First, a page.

Historians demolish bushranger conspiracy theory

Published 07 February 2012

urallaHistorians from the University of New England have put paid to a long-running conspiracy theory surrounding the death of the bushranger Frederick Wordsworth Ward. The outlaw, popularly known as Captain Thunderbolt, was shot by police at Uralla, New England, in May 1870, although there have been persistent doubts surrounding the circumstances of his death.

Dr David Andrew Roberts, a Senior Lecturer in Australian History, and Carol Baxter, an Adjunct Lecturer in the University’s School of Humanities and author of Captain Thunderbolt and His Lady (Allen & Unwin, 2011), have conducted extensive research into allegations that Thunderbolt escaped from NSW and lived out his final days in America.

In March 2010, the NSW Legislative Council demanded the release of archival records that were expected to throw new light on the bushranger’s death. It was thought that these documents could prove that the police had shot the wrong man in 1870, and that the colonial government had engaged in a high-level conspiracy to conceal this from the public. The Parliament’s request for documents was ultimately rejected by the NSW Lieutenant Governor, James Spigelman, on the grounds that Thunderbolt’s death had no bearing on the conduct of the current State Government.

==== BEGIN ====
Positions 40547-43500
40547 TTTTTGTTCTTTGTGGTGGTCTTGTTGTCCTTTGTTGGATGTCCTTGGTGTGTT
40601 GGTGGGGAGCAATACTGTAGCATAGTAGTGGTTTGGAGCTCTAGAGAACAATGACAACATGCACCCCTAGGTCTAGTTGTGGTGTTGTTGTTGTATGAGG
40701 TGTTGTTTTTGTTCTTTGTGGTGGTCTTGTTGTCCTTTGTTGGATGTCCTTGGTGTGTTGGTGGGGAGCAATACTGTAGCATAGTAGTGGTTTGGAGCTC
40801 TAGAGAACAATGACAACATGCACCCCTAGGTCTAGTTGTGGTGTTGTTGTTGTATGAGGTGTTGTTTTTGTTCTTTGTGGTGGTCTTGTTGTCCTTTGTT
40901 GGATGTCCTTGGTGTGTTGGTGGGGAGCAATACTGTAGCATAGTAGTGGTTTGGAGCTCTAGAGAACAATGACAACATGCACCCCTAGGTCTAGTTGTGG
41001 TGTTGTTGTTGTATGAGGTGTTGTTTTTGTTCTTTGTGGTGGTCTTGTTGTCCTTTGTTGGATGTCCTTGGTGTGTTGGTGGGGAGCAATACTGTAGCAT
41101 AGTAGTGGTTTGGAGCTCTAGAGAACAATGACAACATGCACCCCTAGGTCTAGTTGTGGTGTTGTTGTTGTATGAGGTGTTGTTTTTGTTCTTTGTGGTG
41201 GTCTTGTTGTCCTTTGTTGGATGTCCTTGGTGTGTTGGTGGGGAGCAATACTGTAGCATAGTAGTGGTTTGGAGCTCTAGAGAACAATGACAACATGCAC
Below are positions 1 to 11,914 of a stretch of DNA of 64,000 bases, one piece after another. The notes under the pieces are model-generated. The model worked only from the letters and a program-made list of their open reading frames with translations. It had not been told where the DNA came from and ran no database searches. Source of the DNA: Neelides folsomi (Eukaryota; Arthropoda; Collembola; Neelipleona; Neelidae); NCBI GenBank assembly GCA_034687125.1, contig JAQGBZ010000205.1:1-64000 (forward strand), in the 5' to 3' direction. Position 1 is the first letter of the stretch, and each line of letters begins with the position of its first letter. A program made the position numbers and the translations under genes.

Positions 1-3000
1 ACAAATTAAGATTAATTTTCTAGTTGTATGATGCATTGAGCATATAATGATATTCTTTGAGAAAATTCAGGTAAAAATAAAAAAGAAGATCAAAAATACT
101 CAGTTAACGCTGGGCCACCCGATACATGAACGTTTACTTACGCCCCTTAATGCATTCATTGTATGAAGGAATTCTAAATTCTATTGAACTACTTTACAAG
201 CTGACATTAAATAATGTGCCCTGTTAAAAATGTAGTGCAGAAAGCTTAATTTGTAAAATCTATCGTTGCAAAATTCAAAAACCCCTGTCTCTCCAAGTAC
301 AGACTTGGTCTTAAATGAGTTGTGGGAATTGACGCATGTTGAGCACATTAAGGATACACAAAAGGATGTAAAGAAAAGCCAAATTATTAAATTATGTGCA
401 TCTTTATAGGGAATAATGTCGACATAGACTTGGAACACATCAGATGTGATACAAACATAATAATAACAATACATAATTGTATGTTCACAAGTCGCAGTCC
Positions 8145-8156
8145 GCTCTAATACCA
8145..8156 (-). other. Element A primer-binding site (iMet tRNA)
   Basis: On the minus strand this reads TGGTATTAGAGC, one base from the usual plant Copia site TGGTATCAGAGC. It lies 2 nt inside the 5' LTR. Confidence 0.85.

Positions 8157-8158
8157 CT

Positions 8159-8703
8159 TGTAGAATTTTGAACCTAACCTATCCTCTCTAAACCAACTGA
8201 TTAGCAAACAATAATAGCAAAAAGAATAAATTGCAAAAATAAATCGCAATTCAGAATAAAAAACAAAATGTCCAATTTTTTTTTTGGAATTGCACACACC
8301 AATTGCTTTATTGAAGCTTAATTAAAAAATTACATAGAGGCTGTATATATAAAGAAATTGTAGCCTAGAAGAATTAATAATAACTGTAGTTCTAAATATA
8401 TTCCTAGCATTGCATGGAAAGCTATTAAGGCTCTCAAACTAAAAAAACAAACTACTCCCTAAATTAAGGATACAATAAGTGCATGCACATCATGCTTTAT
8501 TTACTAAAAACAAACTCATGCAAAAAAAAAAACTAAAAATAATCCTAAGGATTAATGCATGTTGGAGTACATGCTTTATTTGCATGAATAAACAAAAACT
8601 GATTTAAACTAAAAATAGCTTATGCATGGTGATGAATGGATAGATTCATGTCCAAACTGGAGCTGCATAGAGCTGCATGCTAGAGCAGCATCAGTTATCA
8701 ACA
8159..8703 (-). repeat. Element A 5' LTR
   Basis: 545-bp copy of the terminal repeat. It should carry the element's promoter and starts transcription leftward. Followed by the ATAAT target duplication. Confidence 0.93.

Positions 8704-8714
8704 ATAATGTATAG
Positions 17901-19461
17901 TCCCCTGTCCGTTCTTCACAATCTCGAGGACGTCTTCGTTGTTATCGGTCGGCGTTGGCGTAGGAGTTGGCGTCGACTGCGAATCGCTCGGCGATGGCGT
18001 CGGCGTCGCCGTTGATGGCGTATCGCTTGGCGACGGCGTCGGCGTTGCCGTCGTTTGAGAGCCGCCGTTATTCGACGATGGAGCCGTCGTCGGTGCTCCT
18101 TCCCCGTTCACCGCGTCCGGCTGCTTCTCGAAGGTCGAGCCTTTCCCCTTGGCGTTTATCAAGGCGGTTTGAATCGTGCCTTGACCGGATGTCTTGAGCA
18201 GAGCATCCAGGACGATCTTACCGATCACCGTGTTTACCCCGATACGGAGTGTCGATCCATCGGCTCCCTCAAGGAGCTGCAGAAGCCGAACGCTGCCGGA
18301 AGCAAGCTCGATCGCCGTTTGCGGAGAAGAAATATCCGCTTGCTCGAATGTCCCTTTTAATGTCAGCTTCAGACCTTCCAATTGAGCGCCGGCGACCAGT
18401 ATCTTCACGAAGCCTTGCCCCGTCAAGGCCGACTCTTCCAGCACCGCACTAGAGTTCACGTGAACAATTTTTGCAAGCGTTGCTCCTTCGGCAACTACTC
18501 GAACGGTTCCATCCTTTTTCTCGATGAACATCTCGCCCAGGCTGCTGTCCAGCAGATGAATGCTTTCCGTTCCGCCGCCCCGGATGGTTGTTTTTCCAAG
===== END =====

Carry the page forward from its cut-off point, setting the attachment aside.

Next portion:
The exhaustive research of Roberts and Baxter, to be published in detail in the next issue of the International Australian Studies Association’s Journal of Australian Studies, has proved the allegations of a conspiracy to be entirely baseless. “There is no supportable evidence that secret documents concerning the death of Thunderbolt exist, or any reasonable grounds for assuming that they might,” the researchers conclude.

“It’s quite remarkable that the powers of the Parliament should have been used to investigate a 140-year-old episode from the colonial past,” Dr Roberts said. “What’s even more remarkable is that those powers were used to elevate a wild conspiracy theory that had been put forward in an historical novel.”

In their novel Thunderbolt: Scourge of the Ranges (Phoenix Press, 2009), Hamilton and Sinclair claimed that the police had manipulated the official inquiry into the capture of the bushranger by falsifying documents and witness statements. They further accused the then NSW Labor government of perpetuating the conspiracy by keeping the documents hidden from the public.

Roberts and Baxter suggest that the conspiracy theory presented in the novel, and then promoted in the NSW Parliament, was built on a misrepresentation of the nature and practice of State record-keeping in NSW. “It’s not unusual for historical literature to offer sensational alternatives to historical fact,” Dr Roberts said. “But it’s quite another matter for the powers of government to be used in an attempt to validate such radical and serious claims. Some will feel that there are questions to be asked of senior NSW politicians who supported those allegations. What did they hope to achieve?”

The paper by Roberts and Baxter is being published in advance of a documentary-drama on the controversy, titled Empty Grave: the Thunderbolt Mystery, made by the Queensland-based filmmakers Evolution Studios.